Known primarily as the composer of The Nutcracker Suite and other legendary pieces, Tchaikovsky was also a noted musical dramatist. Here, in the first book devoted to the subject, his operas are explored in depth: from his two most famous, Eugene Oneginand The Queen of Spades, to such lesser-known works as The Maid of Orléans. The social and psychological complexity of these operas, not to mention their musical brilliance, confirm Tchaikovsky's reputation as his country's greatest opera composer. He displayed great versatility in the range of genres in which he worked, from the tragic to the fantastical, the allegorical to the comic, and he employed a rich variety of musical styles, creating operas that are still performed widely today.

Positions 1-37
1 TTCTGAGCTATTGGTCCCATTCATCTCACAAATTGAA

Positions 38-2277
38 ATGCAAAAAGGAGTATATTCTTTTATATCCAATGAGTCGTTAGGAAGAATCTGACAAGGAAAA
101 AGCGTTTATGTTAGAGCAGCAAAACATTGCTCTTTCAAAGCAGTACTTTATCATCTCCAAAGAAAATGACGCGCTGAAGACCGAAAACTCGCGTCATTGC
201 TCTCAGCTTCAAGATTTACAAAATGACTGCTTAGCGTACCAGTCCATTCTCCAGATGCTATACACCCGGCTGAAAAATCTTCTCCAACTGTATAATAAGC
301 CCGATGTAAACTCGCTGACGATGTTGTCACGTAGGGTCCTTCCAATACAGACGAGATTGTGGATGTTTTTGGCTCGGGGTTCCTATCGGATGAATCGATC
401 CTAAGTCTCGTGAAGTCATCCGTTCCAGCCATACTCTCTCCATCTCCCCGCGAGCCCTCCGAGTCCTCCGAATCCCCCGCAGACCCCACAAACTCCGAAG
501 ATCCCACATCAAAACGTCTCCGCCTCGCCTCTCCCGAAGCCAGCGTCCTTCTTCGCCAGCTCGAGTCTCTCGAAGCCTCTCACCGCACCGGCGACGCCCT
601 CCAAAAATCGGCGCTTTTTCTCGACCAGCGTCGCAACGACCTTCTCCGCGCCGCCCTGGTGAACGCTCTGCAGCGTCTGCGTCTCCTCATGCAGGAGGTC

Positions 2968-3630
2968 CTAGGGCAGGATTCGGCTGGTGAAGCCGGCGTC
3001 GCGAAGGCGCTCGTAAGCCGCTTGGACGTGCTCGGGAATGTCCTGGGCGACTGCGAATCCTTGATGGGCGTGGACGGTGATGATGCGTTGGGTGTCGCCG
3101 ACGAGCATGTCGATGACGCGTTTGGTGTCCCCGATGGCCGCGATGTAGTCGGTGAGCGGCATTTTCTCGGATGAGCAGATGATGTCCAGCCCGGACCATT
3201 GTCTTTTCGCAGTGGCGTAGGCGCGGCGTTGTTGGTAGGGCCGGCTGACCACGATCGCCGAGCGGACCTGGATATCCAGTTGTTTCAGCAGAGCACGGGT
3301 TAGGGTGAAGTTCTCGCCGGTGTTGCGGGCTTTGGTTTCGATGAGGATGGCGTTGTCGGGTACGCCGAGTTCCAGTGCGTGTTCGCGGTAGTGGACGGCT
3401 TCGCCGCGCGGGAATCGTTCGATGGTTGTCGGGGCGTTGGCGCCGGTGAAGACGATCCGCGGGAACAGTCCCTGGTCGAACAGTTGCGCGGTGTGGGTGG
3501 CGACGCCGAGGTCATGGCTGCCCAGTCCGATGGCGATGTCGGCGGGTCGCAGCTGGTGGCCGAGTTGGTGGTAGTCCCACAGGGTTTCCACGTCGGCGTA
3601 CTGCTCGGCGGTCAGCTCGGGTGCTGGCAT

In this thorough and engaging examination, author Henry Zajaczkowski both assesses and re-appraises these works. He provides an overview of Tchaikovsky's opera career, complete with synopses, musical and dramatic analysis, and historical context that places the composer in the pantheon of great masters of the form.
|Product dimensions:||6.14(w) x 9.21(h) x 0.32(d)|
About the Author
Henry Zajaczkowski is the author of Tchaikovsky's Musical Style and a contributor to The Music Review, The Musical Times, and the journal of the Tchaikowsky-Gesellschaft. He has lectured on music on BBC Radio and at Lincoln Center in New York. He teaches music privately in London.
Table of Contents
Ukranian Footwear and a Comic Opera
Pushkin and the Mature Operatic Breakthrough
Reversion to Childhood
Return to Pushkin
Tragic Force Reaffirmed
Pushkin Revisited and a Dramatic Catharsis
The Culminating Allegory
List of Tchaikovsky's Operas